Obama, of course, has chosen to push a different narrative immediately after the House passage of the Senate bill – one that focuses on the allegedly centrist nature of his bill that just passed without a single Republican vote and garnered 34 Democratic no votes. Obama gave a speech right after the House vote claiming that Obamacare proves “change in this country comes not from the top down, but from the bottom up” and that “tonight’s vote is not a victory for any one party — it’s a victory for them. It’s a victory for the American people. And it’s a victory for common sense.” Obama here is clearly trying to take the focus off the fact that only Democrats voted for his bill, and he reinforces his point by stating that now America will have “a health care system that incorporates ideas from both parties.” Oddly, Obama appears to see himself as apart from the American people, saying it is “a victory for them” as opposed to a victory for us. Obama also tweeted out this:
Tonight’s vote is not a victory for any one party – it is a victory for the American people. Tonight, we answered the call of history.
Obama also sent out an email to the many millions on his “Organizing for America” list, which said in part:
Our journey began three years ago, driven by a shared belief that fundamental change is indeed still possible. We have worked hard together every day since to deliver on that belief.
We have shared moments of tremendous hope, and we’ve faced setbacks and doubt. We have all been forced to ask if our politics had simply become too polarized and too short-sighted to meet the pressing challenges of our time. This struggle became a test of whether the American people could still rally together when the cause was right — and actually create the change we believe in.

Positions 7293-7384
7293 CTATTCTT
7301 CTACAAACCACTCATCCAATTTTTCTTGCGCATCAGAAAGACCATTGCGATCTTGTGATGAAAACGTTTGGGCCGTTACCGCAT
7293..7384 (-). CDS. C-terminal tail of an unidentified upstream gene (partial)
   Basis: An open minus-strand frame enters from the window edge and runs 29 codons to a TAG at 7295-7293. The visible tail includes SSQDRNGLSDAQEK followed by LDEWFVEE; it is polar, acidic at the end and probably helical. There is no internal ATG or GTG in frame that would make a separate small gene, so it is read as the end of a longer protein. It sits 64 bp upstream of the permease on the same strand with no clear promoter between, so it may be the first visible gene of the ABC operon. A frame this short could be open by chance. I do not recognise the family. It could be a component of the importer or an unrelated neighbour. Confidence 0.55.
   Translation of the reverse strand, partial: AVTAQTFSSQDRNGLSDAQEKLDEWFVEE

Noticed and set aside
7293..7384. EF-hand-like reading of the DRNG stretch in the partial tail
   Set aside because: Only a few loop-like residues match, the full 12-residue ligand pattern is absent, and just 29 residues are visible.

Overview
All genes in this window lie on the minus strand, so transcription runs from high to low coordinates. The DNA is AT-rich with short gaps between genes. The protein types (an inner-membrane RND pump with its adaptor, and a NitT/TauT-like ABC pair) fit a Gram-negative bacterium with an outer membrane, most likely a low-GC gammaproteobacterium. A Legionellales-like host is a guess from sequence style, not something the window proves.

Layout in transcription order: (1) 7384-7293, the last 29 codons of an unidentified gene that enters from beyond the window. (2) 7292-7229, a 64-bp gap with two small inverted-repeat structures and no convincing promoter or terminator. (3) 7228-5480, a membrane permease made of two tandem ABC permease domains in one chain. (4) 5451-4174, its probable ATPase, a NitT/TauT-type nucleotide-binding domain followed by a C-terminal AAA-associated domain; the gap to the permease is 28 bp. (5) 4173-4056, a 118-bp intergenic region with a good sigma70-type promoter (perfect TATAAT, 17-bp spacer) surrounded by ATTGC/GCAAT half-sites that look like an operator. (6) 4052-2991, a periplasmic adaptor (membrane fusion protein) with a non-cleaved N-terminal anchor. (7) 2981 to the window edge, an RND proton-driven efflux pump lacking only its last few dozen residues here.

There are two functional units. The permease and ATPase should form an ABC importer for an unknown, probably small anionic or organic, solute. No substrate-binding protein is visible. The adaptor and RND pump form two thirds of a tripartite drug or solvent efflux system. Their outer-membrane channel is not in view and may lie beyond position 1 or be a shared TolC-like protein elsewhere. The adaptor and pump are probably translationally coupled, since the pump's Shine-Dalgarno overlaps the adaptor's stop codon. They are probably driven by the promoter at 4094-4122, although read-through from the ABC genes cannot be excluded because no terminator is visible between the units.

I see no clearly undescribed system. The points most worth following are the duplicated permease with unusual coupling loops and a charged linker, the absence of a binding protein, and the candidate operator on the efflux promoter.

Tonight, thanks to your mighty efforts, the answer is indisputable: Yes we can.
In last night’s speech, tweets, and email, Obama is trying to take the focus off the fact that only Democrats voted for the signature initiative of this Presidency and avoid the subject of bipartisanship if possible, despite the fact that the Obama Brand is based in part on the image of Obama as a pragmatic bipartisan reformer. Both his speech and tweet make the claim that last night’s historic passage of Obamacare is “not a victory for any one party”, while the email to his campaign list removes this reference for obvious reasons. All three communications claim that the passage of the bill is a victory for the “American people” despite the fact that a majority of the American people oppose the bill in general and 64–73% of Americans would have preferred the President and Democrats either start over or start from scratch than do as they have now done in passing the present enormous, partisan bill. All told, it is clear that Obama will try to avoid any discussion of the lack of any semblance of bipartisanship in his signature initiative while also asserting that Obamacare “runs straight down the center of American political thought“, and it remains to be seen if that dog will hunt.